The Third Culture Freeman Dyson

The Enduring Vitality of the More Moderate Kinds of Religions

Here is my not very original answer to this year's question: what is today's most important unreported story?

The enduring vitality of the more moderate kinds of religion. Although the fanatical and fundamentalist versions of religion receive heavy attention from the media, the moderate versions of religion do not. The majority of religious people are neither fanatical nor fundamentalist. This is true of Christians, Jews and Moslems alike. In the modern world, with inequalities between rich and poor growing sharper, governments are increasingly incapable or unwilling to take care of the poor. Organized religions increasingly provide the glue that holds societies together, giving equal respect to those who profit from economic prosperity and those who are left behind. This is true even in such a prosperous and technologically advanced community as Princeton, New Jersey, where I live. Princeton has more than twenty churches, all trying in their different ways to reach out to people in need, all bridging the gap between young and old as well as the gap between rich and poor. Religion plays this same role, holding communities together with bonds of fellowship, among the Arabs of the West Bank, the Jews of Brooklyn, and the African-Americans of Trenton, New Jersey. Religions that have endured for a thousand years and helped generations of oppressed people to survive are not about to disappear.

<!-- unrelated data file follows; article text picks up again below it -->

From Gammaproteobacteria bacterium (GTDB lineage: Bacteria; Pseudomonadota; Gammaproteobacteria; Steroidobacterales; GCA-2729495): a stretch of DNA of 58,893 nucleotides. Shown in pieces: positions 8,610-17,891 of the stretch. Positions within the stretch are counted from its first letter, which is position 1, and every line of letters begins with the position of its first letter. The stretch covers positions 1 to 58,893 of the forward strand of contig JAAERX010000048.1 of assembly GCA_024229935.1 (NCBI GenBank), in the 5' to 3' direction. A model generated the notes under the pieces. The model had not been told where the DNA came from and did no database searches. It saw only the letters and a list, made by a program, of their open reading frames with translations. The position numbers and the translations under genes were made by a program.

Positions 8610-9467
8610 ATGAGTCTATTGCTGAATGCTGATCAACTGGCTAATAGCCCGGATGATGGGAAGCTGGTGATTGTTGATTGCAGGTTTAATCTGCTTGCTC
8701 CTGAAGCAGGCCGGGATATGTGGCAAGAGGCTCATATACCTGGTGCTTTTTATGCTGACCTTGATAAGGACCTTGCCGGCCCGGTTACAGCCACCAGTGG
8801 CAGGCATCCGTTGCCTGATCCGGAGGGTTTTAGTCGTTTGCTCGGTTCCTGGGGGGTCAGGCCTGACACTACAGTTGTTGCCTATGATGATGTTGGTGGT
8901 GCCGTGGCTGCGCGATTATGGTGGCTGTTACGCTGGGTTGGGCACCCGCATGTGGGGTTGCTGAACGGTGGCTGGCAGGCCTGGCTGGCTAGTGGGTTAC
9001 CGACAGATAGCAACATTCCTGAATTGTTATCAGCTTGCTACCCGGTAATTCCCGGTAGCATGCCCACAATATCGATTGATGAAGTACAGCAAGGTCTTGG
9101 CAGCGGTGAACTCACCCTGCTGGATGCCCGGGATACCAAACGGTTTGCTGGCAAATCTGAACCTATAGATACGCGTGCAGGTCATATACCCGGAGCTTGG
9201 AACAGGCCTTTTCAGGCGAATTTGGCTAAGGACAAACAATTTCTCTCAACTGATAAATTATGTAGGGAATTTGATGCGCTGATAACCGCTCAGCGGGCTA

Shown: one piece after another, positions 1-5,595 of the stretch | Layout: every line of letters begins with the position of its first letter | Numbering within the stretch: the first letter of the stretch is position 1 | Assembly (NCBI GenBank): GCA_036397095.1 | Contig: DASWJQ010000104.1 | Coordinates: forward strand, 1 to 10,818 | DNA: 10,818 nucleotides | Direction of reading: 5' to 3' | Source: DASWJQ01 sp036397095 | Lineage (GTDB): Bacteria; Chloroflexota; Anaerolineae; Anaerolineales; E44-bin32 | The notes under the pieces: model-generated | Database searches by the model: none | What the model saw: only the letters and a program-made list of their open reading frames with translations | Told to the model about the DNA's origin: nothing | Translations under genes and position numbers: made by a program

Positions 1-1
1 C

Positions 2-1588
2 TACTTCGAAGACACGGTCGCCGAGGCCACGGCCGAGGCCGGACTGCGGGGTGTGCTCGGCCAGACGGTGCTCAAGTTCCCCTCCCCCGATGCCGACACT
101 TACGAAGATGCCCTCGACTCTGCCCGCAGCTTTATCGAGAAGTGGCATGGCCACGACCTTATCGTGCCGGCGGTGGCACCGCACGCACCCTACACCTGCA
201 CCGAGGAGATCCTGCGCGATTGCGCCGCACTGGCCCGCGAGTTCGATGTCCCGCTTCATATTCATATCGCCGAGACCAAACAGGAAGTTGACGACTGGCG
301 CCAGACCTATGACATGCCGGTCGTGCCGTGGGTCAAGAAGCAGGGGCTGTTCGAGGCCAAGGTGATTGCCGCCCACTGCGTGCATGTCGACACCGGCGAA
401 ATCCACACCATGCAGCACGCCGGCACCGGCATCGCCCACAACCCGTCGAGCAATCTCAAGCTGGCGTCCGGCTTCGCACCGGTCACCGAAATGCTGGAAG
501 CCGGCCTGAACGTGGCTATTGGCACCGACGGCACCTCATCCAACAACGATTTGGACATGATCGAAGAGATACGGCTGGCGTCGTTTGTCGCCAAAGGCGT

FREEMAN DYSON is professor of physics at the Institute for Advanced Study, in Princeton. His professional interests are in mathematics and astronomy. Among his many books are Disturbing the Universe, Infinite in All Directions Origins of Life, From Eros to Gaia, Imagined Worlds, and The Sun, the Genome, and the Internet.